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The Queen Of The Damned

The Queen Of The Damned

By Patrick Samuel • January 2nd, 2013
Static Mass Rating: 3/5
Warner Bros. Pictures

Original release: February 22nd, 2002
Running time: 101 minutes

Director: Michael Rymer
Writers: Scott Abbott, Michael Petroni, Anne Rice (novel)
Composer: Richard Gibbs, Jonathan Davis

Cast: Aaliyah, Stuart Townsend, Marguerite Moreau, Paul McGann, Vincent Pérez, Lena Olin

The Queen Of The Damned

For as long as I can remember I’ve always had a fascination with vampires. Whether it was Count Orlok in Nosferatu (1922), Bela Lugosi or Christopher Lee as Dracula or Gary Oldman as Vlad the Impaler in Bram Stoker’s Dracula (1992), I couldn’t tear my eyes away from them. Entranced by their charm and power, and engrossed by the horror they unleashed there was also something tragic about these eternally damned creatures…something I could relate to as a teenager – loneliness. Despite having an eternity to wander the Earth they were always doomed to do it alone; having lost their chance at true love when they were still mortal.

Yet it wasn’t until I picked up a copy of Anne Rice’s landmark novel Interview With The Vampire (1976) that I came see the vampire world with a much different pair of eyes. Rice detailed an existence rich in history, culture and art and each successive volume of The Vampire Chronicles took us to a different place and introduced us to even more intoxicatingly sensual creatures. By the time I’d gotten round to the third book in the series, The Queen Of The Damned, I was completely taken in by the way these characters moved through time, carrying with them all what they’d experienced as mortals but amplified in a way that’s so unique to them as vampires.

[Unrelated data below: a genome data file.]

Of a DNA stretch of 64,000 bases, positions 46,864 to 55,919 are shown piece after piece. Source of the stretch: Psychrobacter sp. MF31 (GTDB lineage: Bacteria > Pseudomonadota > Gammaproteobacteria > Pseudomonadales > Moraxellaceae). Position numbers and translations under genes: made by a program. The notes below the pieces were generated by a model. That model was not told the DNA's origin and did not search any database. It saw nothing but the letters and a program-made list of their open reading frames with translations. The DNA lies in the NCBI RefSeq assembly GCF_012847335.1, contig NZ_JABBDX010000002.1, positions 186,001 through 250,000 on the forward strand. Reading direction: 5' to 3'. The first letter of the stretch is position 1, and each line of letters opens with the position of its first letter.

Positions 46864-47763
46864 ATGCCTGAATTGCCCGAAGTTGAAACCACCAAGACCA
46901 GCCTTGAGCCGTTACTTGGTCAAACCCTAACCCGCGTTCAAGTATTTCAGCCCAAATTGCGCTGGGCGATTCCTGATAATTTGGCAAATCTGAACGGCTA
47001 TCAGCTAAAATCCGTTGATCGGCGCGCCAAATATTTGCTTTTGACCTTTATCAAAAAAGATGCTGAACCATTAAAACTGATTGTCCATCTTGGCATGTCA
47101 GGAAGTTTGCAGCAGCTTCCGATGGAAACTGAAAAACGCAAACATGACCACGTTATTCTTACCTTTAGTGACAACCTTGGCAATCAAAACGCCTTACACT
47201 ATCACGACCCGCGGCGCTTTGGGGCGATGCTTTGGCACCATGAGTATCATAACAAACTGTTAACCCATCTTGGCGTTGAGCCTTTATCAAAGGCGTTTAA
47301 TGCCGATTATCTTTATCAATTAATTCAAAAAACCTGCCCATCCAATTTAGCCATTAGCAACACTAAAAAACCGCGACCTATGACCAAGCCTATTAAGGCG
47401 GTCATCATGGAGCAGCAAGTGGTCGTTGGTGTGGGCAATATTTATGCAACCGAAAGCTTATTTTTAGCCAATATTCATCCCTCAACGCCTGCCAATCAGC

Although Interview With The Vampire had been brought to the big screen by Neil Jordan in 1994, it would be a further eight years before another of Rice’s novels would see an adaptation. Oddly, it wouldn’t be the second novel in the series, The Vampire Lestat, but The Queen Of The Damned. Adapted by Scott Abbott and Michael Petroni and directed by Michael Rymer, the film had a more modern feel to it than Interview, something that work both for and against it.

The Queen Of The Damned

It opens with an introduction by Lestat, this time played by Stuart Townsend, who tells us that he’d been awaken from his slumber by the modern era’s music. Fascinated by the decadence he saw he then realised that he could finally take to the stage and be all he wanted to be in front of the masses and he would be loved for it. He could be a rock star. Assembling a band together, the Vampire Lestat rises to infamy and during a press junket he dares his hiding fellow vampires to “Come out, come out, wherever you are.”

His stunt attracts the attention of the ancient ones including his maker Marius (Vincent Perez) as well as the attention of a secretive group called the Talamasca who’ve always studied the world of the paranormal, including vampires. They’ve followed Lestat for a long time and a young researcher there, Jesse Reeves The Queen Of The Damned (Marguerite Moreau) believes he’s the real deal, especially after finding a diary left behind by the child vampire Claudia (from Interview With The Vampire).